The code shown in Figure 3 implements a recursive parallel reduction. In each step, the input array is split in the middle, and the elements from the two resulting arrays are added together pairwise, resulting in an intermediate array half as long. The intermediate array is forced to memory using forcePull, writing to shared memory using one thread per element (in this case, at the Block level).

Next, many instances of the block-level reduction algorithm are combined to form a grid computation. The code noted in Figure 4 distributes the computation over multiple blocks using map and pConcat. The pConcat function is for nested parallelism; it concatenates the results computed in each block and is in charge of the parallel distribution of work across blocks. (A related function is sConcat, which performs sequential work within one block or one thread.)

The forcePull function prevents fusion of operations, so leaving it out in some stages of the reduction is a way of trading off sequential and parallel execution. An optForce n function could be written that forces only arrays shorter than n elements:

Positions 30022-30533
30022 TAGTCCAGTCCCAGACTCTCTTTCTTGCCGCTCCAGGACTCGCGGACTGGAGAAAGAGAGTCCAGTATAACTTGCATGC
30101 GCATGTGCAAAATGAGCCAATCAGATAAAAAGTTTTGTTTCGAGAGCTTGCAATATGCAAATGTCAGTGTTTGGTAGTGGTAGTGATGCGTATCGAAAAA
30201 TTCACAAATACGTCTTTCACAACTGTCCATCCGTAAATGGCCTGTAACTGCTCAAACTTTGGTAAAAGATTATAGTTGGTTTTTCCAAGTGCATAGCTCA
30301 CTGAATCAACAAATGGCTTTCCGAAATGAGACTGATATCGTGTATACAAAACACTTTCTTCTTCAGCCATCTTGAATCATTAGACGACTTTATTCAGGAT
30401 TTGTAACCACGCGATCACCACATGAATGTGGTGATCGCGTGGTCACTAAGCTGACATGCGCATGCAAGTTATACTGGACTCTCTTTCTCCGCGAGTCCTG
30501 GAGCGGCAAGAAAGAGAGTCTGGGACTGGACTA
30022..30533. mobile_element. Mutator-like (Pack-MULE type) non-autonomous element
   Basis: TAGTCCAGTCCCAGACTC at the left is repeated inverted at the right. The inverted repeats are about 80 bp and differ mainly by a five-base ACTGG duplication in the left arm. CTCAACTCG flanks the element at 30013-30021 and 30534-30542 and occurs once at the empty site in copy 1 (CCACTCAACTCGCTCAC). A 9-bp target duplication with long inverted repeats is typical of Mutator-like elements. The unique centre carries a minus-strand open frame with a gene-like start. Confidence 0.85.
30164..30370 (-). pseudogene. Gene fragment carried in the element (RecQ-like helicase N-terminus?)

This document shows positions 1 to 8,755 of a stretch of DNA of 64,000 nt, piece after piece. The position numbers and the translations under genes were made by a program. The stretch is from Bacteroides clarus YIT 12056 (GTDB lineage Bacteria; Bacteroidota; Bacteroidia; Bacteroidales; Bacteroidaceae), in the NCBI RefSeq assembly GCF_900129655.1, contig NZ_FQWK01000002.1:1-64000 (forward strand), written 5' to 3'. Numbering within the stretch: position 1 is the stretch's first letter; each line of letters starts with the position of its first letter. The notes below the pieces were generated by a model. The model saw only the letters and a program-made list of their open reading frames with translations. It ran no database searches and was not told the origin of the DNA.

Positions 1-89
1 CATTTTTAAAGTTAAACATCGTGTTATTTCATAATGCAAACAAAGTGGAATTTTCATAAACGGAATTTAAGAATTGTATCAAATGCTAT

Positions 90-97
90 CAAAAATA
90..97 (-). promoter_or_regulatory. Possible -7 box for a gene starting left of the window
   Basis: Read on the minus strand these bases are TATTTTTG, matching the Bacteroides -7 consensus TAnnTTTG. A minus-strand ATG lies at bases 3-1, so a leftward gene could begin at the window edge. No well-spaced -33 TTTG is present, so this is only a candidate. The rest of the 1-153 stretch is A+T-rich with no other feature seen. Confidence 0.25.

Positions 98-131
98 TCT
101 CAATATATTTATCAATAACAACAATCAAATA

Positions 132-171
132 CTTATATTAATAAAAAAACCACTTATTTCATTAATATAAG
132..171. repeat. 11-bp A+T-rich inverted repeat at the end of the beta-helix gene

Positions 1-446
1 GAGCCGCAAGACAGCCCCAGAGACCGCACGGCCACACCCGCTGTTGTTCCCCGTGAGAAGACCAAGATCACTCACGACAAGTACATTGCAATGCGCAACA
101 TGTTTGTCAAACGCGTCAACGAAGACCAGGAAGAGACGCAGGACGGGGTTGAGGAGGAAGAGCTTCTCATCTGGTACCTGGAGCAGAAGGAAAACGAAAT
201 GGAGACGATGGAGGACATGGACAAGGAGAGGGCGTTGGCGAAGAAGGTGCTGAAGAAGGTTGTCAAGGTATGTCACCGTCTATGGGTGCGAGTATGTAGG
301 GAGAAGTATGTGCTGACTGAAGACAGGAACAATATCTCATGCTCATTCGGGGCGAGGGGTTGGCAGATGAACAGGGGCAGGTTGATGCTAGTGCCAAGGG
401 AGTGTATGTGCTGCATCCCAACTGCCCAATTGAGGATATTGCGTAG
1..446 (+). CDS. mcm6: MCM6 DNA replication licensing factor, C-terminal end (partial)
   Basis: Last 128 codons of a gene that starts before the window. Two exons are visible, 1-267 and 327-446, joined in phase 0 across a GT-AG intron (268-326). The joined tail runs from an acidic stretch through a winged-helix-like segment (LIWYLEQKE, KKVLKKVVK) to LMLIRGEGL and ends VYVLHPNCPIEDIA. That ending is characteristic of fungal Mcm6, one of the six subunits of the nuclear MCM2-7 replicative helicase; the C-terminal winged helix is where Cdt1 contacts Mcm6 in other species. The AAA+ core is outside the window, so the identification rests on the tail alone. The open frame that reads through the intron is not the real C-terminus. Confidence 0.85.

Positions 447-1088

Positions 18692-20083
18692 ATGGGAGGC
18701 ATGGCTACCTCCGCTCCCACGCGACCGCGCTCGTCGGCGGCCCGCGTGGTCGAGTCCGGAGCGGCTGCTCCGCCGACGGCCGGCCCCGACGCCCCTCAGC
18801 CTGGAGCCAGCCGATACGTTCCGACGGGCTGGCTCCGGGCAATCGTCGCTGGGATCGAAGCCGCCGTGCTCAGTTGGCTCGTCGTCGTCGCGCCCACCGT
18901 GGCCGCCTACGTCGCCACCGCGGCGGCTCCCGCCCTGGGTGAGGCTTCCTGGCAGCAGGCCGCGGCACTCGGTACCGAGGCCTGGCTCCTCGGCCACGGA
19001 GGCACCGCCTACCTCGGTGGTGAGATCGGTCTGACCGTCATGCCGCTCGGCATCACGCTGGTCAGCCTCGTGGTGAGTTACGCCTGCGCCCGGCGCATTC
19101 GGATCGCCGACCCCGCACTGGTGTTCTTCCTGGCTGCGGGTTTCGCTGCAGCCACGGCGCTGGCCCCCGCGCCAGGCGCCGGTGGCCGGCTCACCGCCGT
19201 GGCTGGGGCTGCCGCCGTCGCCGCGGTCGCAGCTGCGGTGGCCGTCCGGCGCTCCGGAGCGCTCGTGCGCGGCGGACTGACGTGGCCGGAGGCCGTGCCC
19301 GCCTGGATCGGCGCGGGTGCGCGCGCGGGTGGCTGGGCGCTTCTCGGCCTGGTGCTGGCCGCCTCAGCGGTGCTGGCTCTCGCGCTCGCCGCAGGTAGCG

The optForce function could replace forcePull in reduceLocal. The n parameter in optForce is one possible tuning parameter to add to reduceLocal; another is the splitUp factor (4096 above). By parameterizing on the force cutoff and the splitUp factor, a family of different reduction codes can be generated from the same EDSL description.

Obsidian provides yet another tuning parameter by default: the number of real GPU threads to allow per block. This parameter is given by the Obsidian user to the code generator and can range over the number of threads per block supported by CUDA (1–1,024). Given the execution model of GPUs, however, only multiples of the warp size (32) make sense.

Allowing the parameters to vary over the following ranges:

  • splitUp factor: s∈{32,64, …, 8192}
  • optForce cut-off: c ∈{32,64, …, s}
  • Real Threads: t ∈{32,64,96, …, min(1024,s/2)}

would create 929 variants of the reduction code for auto-tuning. For benchmark results for reduction kernels, refer to the authors’ recent technical report.20

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Generating CUDA Code from the EDSL